Mexico recently published a major constitutional amendment to its Federal Court System. To implement the new rules, Mexico´s President sent a Bill to the Senate amending the Federal Court System’s Organic Statute and the Law of Judicial Careers in the Federal Court System.
The Bill has many important features, including strengthening disciplinary proceedings filed against collegiate court and district judges, combating nepotism (which is a concern for judges, attorneys, and the general public), and a process for monitoring changes in the financial condition of public servants working in the Federal Court System. Beyond these administrative measures, the substantive elements of the Bill are so noteworthy that the Eleventh Volume of the Federal Judiciary Weekly Journal will be issued this month.
The creation of binding judicial precedents is another important feature of the Bill. Currently, several different courts must rule in the same manner to create binding judicial precedents which can be relied upon by other Mexican judges in their own rulings. The current requirement is that five consecutive cases must be ruled upon using the same legal reasoning, without interruption from conflicting judgments issued by other courts. This requirement will be eliminated. Going forward, the Justices of Mexico´s Supreme Court will create binding judicial precedents when issuing their judgments, without the need for additional similar or complementary rulings. A judgment by a majority of eight Justices in Full Session and four in the Chambers of the Supreme Court will be sufficient to create binding judicial precedents to be followed by all Mexican judicial authorities.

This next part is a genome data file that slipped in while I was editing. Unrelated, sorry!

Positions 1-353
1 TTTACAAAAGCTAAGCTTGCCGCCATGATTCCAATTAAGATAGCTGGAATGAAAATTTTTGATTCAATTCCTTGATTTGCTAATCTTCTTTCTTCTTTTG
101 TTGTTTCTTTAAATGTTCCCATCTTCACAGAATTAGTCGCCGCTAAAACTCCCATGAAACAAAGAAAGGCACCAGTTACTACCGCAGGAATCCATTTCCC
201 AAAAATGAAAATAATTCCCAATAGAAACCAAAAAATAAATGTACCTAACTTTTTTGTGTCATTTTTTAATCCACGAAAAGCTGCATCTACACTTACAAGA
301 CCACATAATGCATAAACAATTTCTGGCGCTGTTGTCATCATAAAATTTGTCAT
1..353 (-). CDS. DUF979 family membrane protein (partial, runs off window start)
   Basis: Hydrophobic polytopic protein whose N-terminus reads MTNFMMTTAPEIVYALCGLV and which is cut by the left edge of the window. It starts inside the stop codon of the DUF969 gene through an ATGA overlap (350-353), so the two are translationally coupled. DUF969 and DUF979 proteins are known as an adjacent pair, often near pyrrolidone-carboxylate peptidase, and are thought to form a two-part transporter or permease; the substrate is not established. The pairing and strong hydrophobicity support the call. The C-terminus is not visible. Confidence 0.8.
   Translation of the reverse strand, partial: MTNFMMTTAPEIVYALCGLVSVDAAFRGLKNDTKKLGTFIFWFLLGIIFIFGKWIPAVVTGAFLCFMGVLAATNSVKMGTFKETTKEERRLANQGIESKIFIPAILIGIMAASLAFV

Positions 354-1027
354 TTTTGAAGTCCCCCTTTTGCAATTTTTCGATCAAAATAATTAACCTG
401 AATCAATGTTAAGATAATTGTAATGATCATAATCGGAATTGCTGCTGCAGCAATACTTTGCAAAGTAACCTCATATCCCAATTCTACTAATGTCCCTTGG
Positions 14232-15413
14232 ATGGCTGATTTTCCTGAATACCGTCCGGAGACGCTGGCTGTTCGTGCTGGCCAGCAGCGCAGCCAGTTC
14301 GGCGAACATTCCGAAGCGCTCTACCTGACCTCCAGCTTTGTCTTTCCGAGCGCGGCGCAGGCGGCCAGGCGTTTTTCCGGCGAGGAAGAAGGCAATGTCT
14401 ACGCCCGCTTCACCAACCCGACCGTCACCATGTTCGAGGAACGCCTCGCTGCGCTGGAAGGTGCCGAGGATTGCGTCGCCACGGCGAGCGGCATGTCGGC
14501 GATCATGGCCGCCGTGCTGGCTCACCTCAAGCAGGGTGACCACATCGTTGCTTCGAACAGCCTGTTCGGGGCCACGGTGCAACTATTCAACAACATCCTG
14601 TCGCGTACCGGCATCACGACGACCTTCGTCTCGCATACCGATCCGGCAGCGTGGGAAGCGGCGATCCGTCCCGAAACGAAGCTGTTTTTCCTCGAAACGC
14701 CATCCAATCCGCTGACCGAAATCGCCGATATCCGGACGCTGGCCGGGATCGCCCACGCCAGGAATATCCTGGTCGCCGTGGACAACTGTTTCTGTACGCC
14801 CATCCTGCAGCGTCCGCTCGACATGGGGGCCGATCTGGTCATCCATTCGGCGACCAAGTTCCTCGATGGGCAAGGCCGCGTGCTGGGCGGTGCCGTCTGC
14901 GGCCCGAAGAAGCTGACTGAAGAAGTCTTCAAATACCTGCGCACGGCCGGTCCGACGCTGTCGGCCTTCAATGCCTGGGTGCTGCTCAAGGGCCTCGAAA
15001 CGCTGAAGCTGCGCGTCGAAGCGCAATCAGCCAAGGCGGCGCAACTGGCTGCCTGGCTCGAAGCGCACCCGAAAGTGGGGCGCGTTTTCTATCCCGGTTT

Unfortunately, these reforms, along with other amendments such as the elimination of all Unitary Circuit Courts and the establishment of binding Supreme Court precedents applicable to all Mexican courts, have been overshadowed by a transitional article proposing a two year extension of the term of the Court´s Chief Justice and of the Presiding Judge of the Federal Judicial Council. Notably, such extension was not included in the presidential Bill, but was later added by the Senate. This change is contrary to the Mexican Constitution, which establishes that “Every four years, the Supreme Court sitting in Full Session will designate from among its members, the Chief Justice of the National Supreme Court of Justice, who cannot be reelected for an immediately succeeding term.” If ratified by the lower house of the Mexican Congress, the Chamber of Representatives, it is likely the matter will reach the Supreme Court for a determination of its constitutional validity. This matter will remain in the national spotlight for several months.